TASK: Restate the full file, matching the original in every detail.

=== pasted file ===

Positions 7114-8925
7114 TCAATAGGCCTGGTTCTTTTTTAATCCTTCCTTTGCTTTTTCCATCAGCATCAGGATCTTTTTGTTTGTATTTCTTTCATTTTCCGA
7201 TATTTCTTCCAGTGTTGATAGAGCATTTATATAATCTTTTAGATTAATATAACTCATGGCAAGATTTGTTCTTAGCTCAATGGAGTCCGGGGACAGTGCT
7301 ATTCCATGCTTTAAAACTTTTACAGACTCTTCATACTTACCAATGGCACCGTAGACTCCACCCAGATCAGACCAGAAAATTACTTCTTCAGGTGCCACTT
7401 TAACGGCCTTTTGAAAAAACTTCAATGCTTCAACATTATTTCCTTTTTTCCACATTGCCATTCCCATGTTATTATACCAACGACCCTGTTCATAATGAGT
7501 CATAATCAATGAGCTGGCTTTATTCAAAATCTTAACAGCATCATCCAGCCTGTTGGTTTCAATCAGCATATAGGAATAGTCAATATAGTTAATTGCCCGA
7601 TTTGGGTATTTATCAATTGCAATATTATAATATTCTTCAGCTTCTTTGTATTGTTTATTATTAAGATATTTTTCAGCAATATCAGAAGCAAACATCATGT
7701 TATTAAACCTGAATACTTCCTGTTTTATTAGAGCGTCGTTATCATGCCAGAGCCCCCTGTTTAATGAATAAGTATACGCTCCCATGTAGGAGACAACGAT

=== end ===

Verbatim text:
Positions 7114-8925
7114 TCAATAGGCCTGGTTCTTTTTTAATCCTTCCTTTGCTTTTTCCATCAGCATCAGGATCTTTTTGTTTGTATTTCTTTCATTTTCCGA
7201 TATTTCTTCCAGTGTTGATAGAGCATTTATATAATCTTTTAGATTAATATAACTCATGGCAAGATTTGTTCTTAGCTCAATGGAGTCCGGGGACAGTGCT
7301 ATTCCATGCTTTAAAACTTTTACAGACTCTTCATACTTACCAATGGCACCGTAGACTCCACCCAGATCAGACCAGAAAATTACTTCTTCAGGTGCCACTT
7401 TAACGGCCTTTTGAAAAAACTTCAATGCTTCAACATTATTTCCTTTTTTCCACATTGCCATTCCCATGTTATTATACCAACGACCCTGTTCATAATGAGT
7501 CATAATCAATGAGCTGGCTTTATTCAAAATCTTAACAGCATCATCCAGCCTGTTGGTTTCAATCAGCATATAGGAATAGTCAATATAGTTAATTGCCCGA
7601 TTTGGGTATTTATCAATTGCAATATTATAATATTCTTCAGCTTCTTTGTATTGTTTATTATTAAGATATTTTTCAGCAATATCAGAAGCAAACATCATGT
7701 TATTAAACCTGAATACTTCCTGTTTTATTAGAGCGTCGTTATCATGCCAGAGCCCCCTGTTTAATGAATAAGTATACGCTCCCATGTAGGAGACAACGAT